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A beginner’s guide to whisky

Decoding the flavours, aromas and colour of this classic drink to help you during your next duty-free shopping spree

Whisky production starts with fermenting a grain for alcohol and ends with maturing the liquid in a wooden cask. (Sebastian Andersson, Unsplash)
Whisky production starts with fermenting a grain for alcohol and ends with maturing the liquid in a wooden cask. (Sebastian Andersson, Unsplash)

My favourite part about writing this column has been to deep dive into the vast world of drinks, pick stories and share them with you. As an amateur whisky aficionado, I sought to educate my palate this week about drams. To do so, I reached out to the spokespersons of two Indian distilleries: Thrivikram Nikam, Joint Managing Director at Amrut Distilleries in Bengaluru and Pankaj Poovanna, Manager of the distillery centre of Paul John in Goa.

What is whisky?

Let’s begin with the basics. Scottish distilleries have long set the bar and tradition for whisky production. It’s a robust process which requires scientific mastery. It starts with fermenting a grain for alcohol and ends with maturing the liquid in a wooden cask. Although standards and regulations can vary between countries, this is the basic overview of whisky production.

Single malt versus blended

Both Amrut and Paul John have single malts. These are produced in one distillery with a specific grain: barley. Barley is first germinated (or malted) with yeast to turn the starch into a sugar. Putting together two or more of these single malts from various distilleries makes (as you might have guessed) a blended malt. What’s the difference? Nikam says, a single malt is known for a particular taste or aroma that comes with the unique preparation method or terroir. These characteristics are considered iconic by whisk lovers whether it is woody, nutty or fruity flavour defined by a ‘heavy’ taste that feels rich on the palate. A blended whisky can be comparatively lighter or smoother.

Poovanna tells me that there is yet another major dividing line between whisky drinkers and that has to do with the smokey scent that some contain. To stop the germination process, distillers might burn a compound known as peat. It is the slowly decomposed plant material found in bogs, usually thousands of years old. I personally find this peaty taste, like that of the brand Laphroaig, to be rather alluring.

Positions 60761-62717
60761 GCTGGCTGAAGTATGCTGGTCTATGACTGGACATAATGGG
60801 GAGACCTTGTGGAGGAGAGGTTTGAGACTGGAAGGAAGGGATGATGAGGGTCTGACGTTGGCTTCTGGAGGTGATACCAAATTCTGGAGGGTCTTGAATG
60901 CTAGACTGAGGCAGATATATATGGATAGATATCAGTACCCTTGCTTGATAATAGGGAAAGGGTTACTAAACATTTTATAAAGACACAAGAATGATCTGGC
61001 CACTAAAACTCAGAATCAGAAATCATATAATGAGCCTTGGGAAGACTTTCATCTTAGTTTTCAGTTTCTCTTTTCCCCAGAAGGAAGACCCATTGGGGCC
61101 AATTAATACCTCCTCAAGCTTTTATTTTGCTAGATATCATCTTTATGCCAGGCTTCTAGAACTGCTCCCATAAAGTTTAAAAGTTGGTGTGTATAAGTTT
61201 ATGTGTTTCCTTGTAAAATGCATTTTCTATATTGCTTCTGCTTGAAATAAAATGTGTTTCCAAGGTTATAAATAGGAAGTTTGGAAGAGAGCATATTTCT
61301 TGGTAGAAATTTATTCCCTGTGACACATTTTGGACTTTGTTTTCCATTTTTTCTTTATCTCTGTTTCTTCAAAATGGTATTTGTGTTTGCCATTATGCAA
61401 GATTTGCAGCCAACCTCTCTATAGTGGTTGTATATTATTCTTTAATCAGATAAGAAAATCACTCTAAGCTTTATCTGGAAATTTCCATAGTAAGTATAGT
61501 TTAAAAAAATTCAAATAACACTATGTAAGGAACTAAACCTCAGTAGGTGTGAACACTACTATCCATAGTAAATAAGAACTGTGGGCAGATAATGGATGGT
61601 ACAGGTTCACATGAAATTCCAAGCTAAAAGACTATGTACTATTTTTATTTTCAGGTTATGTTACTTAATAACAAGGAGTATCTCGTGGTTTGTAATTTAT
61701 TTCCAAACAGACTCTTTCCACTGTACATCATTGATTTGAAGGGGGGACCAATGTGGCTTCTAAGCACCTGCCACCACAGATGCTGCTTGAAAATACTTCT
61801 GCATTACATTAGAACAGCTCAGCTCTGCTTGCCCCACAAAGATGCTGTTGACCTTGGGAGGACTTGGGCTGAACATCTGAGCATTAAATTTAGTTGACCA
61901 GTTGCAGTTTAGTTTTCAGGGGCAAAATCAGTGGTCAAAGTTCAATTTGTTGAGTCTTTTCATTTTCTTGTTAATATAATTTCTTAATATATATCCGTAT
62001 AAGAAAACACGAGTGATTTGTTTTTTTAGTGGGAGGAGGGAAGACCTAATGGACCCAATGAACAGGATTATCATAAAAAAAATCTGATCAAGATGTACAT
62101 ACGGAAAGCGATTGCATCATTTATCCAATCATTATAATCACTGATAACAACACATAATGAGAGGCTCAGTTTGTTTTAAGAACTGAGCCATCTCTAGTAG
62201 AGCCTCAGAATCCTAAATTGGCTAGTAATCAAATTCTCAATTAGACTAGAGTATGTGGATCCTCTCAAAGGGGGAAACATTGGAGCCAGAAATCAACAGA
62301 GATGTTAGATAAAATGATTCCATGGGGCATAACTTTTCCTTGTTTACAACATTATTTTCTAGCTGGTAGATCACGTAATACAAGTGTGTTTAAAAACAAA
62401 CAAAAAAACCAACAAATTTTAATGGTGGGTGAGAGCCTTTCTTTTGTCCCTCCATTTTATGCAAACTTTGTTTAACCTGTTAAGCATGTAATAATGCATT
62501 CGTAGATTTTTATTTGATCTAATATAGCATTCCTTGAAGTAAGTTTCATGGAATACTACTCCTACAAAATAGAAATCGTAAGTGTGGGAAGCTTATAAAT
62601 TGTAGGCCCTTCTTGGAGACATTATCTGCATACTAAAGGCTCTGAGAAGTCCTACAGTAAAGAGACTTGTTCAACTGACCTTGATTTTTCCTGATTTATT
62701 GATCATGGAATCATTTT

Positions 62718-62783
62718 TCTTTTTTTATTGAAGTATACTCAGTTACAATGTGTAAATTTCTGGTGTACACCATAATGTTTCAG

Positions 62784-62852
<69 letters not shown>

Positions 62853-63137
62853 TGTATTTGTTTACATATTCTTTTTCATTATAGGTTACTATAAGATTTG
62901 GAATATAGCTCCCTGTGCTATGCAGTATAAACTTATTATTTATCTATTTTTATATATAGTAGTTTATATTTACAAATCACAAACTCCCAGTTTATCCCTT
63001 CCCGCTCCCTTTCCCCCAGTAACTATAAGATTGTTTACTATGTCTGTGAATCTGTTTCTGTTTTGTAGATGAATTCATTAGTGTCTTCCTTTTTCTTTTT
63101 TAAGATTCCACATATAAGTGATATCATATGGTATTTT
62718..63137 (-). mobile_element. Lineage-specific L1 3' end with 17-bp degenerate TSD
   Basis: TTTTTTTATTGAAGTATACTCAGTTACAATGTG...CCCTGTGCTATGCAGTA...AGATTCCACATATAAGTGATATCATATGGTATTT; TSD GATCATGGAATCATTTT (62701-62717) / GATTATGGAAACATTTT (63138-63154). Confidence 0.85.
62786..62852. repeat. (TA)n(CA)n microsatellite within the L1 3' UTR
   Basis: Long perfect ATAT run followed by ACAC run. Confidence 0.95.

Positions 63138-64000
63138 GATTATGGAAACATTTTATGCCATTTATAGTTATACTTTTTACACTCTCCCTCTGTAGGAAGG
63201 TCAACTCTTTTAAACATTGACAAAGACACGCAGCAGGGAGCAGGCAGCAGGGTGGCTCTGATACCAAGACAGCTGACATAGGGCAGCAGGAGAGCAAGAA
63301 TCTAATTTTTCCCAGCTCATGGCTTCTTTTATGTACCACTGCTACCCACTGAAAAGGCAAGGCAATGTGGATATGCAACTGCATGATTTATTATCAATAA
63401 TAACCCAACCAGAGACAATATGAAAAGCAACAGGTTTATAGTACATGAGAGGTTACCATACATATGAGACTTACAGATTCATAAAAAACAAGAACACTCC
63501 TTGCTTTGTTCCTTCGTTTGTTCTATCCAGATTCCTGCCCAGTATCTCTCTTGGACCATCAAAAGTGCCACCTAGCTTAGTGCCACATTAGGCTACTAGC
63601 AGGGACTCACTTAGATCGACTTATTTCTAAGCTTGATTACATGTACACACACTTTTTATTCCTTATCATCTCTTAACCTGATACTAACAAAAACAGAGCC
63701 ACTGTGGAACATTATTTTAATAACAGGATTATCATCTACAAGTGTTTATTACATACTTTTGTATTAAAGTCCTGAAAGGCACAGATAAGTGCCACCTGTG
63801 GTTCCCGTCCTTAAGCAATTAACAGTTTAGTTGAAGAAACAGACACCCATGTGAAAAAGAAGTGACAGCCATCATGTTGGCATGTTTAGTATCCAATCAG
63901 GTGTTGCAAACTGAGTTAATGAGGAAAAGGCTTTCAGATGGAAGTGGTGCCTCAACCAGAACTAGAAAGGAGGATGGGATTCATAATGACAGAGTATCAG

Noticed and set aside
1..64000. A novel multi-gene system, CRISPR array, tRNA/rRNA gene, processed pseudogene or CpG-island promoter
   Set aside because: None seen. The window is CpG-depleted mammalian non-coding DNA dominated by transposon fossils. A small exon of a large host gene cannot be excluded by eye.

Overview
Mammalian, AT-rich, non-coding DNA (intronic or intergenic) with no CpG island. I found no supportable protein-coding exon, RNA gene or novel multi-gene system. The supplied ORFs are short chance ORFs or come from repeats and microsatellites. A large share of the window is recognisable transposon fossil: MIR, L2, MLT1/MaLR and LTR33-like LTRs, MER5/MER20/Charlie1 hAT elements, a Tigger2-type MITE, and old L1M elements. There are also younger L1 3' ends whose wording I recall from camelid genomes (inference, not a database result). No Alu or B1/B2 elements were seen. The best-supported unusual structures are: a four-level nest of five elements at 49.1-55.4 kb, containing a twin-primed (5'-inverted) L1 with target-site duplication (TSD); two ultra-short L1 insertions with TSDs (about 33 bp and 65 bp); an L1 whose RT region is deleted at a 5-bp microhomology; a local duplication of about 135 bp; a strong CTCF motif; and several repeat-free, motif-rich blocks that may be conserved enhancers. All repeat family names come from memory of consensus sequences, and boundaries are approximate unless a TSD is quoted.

Grain whisky

Any grain other than barley falls into this bracket. Using only one grain gives the bottle a ‘Single Grain’ tag. Corn makes the vanilla-scented smoky bourbon of the US. Canadian rye whisky is known to be a bit spicier. Meanwhile, Irish and Japanese distilleries tend to closely follow the Scottish magic of turning barley into booze, with a local twist.

Barrels and ageing

As the grains ferment and then distilled in copper pots, the residual liquid solution would be clear and colourless. The last step of the process packs the alcohol into wooden barrels where they mature, strengthening in potency and absorbing the tastes, colour and aromas of the wood. The time spent in this stage is usually recorded as ‘Age’ on whisky labels. For blended bottles, that age tag would indicate the youngest of the lot.

But, due to varying heat and humidity (especially in a place like India) it is believed that whisky here matures faster. In Scotland, the evaporation rate is around 2%, while in both Goa and Bengaluru it can be close to 10%. It is for this reason, the age on a label depends on the environment, and experts find it more reliable to compare ages within the same region than have a standard global measure. My favorite bit; the alcohol which evaporates in the warehouse is called Angel’s Share. And if you visit these distilleries, you can actually feel the booze in the air.

While buying whisky, most consumers either go by the brand name, price or look. But none of these may indicate the nuances of the making process. For instance, we shouldn’t judge a bottle by its color, as sometimes an ingredient, such as caramel, is added to give it a rich amber look. Both spokespersons from Amrut and Paul John say that the true test of whisky lies in personal taste preference. Pick what you enjoy, and experiment to expand your palate. The only way to be sure about your favorite bottle is to try them all.

The name of Amrut whisky is inspired by Soma Amrita. It is believed to be the ‘nectar of the gods’ and the story is here.

Nightcap is a weekly column on drinks. Varud Gupta is the author of Bhagwaan ke Pakwaan and Chhotu. @varudgupta

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